Chargers coach Brandon Staley isn't changing his ways: He says he will continue to go for it on fourth down, even after three out of Los Angeles' five attempts Thursday night failed in a 34-28 overtime defeat to the Kansas City Chiefs.
"I felt really comfortable with all those decisions," Staley said after the loss, which dropped the Chargers two games behind the Chiefs in the AFC West standings with three to play. "That's the way we're going to play around here. That's the way we're going to play. When we have a quarterback like ours, and we have an offense like ours, that's the way we're going to play because that's how you need to play against Kansas City, for sure. That's how we're going to become the team that we're ultimately capable of being, by playing that way."
The Chargers entered the game 13 for 21 on fourth downs this season, giving them the fourth-most conversions in the league. Their conversion percentage (61.9) was tied for eighth best in the NFL.
Two of Los Angeles' failed attempts to convert came inside the Kansas City 5, and another was on the edge of field goal range. The Chargers became the first team to fail twice on fourth-and-goal in a first half since the 1984 Chargers did the same -- also against the Chiefs -- 37 years ago to the day (Dec. 16, 1984).
Quarterback Justin Herbert said he stands by his coach and his decisions on fourth down.
"It's always tough and you'd love to be able to convert those," Herbert said. "I think we need to be better on third downs so that we're not in those situations, but we believe in each other. We believe in the guys in that locker room and that huddle, and we believe in the defense. I think that's a statement of trusting everyone on the field and off the field, as well. We love to be put in those situations. Unfortunately, we didn't convert as many as we would've liked to have today, but we're going to ride with each other and we're going to be right back."
With Patrick Mahomes and Tyreek Hill on the other sideline, Staley and his coaching staff realized no lead would be safe until the clock ran out. That's why they never stopped trying to score in all situations: Only the very last of the Chargers' 10 drives ended in a punt.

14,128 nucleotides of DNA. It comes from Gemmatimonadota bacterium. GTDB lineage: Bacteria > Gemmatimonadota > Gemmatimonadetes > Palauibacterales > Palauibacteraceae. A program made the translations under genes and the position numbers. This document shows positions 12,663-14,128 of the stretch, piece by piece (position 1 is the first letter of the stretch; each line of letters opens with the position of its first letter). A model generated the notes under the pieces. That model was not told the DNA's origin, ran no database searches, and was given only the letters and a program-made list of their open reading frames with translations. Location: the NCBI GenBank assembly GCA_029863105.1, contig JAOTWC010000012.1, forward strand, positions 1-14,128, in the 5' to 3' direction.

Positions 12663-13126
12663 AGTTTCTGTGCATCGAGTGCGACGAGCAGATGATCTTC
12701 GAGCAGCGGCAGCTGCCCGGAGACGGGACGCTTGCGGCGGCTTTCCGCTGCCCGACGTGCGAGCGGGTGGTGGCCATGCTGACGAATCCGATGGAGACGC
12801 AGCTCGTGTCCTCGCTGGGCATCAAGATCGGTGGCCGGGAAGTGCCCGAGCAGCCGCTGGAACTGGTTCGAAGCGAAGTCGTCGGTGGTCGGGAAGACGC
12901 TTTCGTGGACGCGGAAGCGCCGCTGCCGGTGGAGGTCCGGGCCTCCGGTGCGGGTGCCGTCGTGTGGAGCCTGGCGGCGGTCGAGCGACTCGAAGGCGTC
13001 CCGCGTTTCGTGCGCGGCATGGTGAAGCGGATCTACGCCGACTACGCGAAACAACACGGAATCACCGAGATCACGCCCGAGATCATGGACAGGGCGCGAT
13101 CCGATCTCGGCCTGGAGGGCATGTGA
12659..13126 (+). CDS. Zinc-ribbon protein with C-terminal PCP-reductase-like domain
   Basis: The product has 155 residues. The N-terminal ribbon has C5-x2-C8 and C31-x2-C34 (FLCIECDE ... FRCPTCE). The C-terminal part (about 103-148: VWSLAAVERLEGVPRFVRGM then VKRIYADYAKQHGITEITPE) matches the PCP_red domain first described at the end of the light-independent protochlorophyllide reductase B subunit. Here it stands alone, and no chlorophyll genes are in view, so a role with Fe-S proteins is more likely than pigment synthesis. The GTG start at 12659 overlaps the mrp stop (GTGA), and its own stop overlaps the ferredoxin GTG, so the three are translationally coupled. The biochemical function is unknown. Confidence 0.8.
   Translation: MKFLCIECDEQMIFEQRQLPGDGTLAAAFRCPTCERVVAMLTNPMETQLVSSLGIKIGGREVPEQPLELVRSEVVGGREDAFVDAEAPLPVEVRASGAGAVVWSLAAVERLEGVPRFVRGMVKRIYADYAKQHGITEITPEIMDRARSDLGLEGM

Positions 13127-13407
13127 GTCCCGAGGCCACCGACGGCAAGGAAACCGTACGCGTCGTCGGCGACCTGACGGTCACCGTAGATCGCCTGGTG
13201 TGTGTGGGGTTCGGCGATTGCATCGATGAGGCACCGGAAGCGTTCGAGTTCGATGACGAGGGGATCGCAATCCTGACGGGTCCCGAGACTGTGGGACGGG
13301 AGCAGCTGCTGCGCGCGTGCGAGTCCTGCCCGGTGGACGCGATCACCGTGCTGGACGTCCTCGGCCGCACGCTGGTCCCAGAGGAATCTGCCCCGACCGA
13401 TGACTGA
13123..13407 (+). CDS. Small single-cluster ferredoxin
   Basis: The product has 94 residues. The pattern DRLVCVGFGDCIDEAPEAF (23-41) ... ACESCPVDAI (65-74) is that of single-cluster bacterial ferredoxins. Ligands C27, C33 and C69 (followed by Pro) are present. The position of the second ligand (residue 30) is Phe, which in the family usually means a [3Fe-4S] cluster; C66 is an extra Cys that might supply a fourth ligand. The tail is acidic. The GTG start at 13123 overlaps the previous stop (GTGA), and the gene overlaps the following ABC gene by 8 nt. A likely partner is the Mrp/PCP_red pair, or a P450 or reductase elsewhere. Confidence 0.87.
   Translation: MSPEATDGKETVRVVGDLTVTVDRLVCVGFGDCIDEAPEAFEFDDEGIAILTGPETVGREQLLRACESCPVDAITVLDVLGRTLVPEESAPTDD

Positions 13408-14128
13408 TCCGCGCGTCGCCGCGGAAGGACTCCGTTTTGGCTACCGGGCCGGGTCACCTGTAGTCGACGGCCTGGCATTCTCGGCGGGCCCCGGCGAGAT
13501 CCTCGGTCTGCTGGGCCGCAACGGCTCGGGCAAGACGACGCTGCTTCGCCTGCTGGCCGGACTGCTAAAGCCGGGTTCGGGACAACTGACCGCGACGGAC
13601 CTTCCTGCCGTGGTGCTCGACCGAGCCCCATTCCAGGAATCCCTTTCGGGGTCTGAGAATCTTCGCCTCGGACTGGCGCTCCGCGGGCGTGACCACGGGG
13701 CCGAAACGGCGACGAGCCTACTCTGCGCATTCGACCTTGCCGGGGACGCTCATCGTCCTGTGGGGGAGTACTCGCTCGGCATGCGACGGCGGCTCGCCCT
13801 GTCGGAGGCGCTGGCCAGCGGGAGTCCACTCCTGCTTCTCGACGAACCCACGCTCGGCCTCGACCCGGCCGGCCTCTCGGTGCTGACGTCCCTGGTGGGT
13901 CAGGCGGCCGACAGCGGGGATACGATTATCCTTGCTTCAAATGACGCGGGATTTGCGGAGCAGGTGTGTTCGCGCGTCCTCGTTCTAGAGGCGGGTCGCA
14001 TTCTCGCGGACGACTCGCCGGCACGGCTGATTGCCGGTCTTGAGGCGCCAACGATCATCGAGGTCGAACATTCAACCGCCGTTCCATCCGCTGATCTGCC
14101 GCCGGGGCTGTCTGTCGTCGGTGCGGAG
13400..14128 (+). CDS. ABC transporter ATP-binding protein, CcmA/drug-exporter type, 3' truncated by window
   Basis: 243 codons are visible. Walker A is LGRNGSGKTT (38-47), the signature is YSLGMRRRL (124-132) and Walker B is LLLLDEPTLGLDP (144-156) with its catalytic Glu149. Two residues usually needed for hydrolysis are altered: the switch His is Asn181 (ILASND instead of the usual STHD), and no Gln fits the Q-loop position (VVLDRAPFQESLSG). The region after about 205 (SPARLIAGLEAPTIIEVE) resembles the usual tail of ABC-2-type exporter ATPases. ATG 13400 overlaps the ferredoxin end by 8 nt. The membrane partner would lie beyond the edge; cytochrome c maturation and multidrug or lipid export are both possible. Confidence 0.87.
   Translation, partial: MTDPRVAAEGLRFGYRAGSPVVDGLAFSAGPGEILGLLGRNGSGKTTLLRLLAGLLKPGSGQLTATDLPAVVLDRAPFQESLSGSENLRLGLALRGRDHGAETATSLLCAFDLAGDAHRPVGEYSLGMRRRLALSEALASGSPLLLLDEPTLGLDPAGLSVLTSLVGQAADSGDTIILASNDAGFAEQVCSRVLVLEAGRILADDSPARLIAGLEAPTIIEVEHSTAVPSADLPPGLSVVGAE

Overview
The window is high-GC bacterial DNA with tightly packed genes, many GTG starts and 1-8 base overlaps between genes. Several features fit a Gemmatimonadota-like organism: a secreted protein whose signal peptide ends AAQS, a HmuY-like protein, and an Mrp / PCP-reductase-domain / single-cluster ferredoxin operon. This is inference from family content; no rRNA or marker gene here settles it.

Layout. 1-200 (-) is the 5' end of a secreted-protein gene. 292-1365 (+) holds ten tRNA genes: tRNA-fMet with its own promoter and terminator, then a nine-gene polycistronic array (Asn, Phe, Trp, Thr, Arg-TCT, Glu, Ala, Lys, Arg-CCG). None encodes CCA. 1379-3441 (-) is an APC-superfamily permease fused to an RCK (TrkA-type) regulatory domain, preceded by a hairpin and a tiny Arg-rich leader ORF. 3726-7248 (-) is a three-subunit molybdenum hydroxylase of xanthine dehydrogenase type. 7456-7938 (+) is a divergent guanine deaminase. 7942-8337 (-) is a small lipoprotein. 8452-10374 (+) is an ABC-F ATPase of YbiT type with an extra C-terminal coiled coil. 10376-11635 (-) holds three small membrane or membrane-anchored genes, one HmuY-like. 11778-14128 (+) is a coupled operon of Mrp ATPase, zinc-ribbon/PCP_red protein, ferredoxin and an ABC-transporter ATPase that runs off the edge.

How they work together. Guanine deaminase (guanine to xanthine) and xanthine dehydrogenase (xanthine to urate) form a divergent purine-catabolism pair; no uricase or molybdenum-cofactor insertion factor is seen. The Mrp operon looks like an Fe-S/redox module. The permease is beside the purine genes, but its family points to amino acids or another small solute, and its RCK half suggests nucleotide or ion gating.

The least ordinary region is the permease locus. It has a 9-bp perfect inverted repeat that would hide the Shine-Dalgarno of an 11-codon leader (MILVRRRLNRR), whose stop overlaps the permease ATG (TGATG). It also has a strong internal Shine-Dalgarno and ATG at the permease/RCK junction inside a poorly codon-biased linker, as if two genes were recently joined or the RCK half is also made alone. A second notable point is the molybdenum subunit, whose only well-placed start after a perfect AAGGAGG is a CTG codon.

"It's life in the NFL, in decision-making like that. ... I know that the quickest way to win a game like that is to score touchdowns, not field goals, especially considering who's on the other side," Staley said. "When you don't feel like it's a gamble, when you feel like this is an advantage for you, then that's going to be our mindset. And I don't think that any decision that we made tonight, that I made tonight, was a gamble. We felt like it was an advantage situation for us, and that's why we did it.''
Herbert and his teammates came agonizingly close to proving Staley correct.
Donald Parham seriously injured himself while coming down just out of bounds with a catch in the back of the end zone on the Chargers' failed fourth down from the Kansas City 5 on the game's opening drive.
Four drives later on the final snap of the first half, Herbert was in the shotgun on fourth down from the Kansas City 1 -- but Daniel Sorensen got his hand on a quick out to Keenan Allen, wiping out a potential TD pass and leaving the Chargers' halftime lead at only 14-10 despite 208 yards of offense on five solid drives.
The Chargers' only drive of the third quarter ended at the Kansas City 28 when Herbert and Jared Cook couldn't connect on a fourth-and-2 pass. Cook also dropped a probable touchdown pass on second down during that final drive before halftime.
After Thursday's game, the Chargers have now gone for it on fourth down 29.9% of the time this season. That's the highest rate for any team since the 2007 Jacksonville Jaguars (30.0%).
"We felt like it was an advantage situation for us," Staley explained. "That's why we did it. If we didn't feel like that was the case, then we would have kicked a field goal or we would have punted. That's the way that we're going to do things around here. I know that our team embraces that mindset. We're going to continue to do it every game we play moving forward."
ESPN Stats & Information and The Associated Press contributed to this report.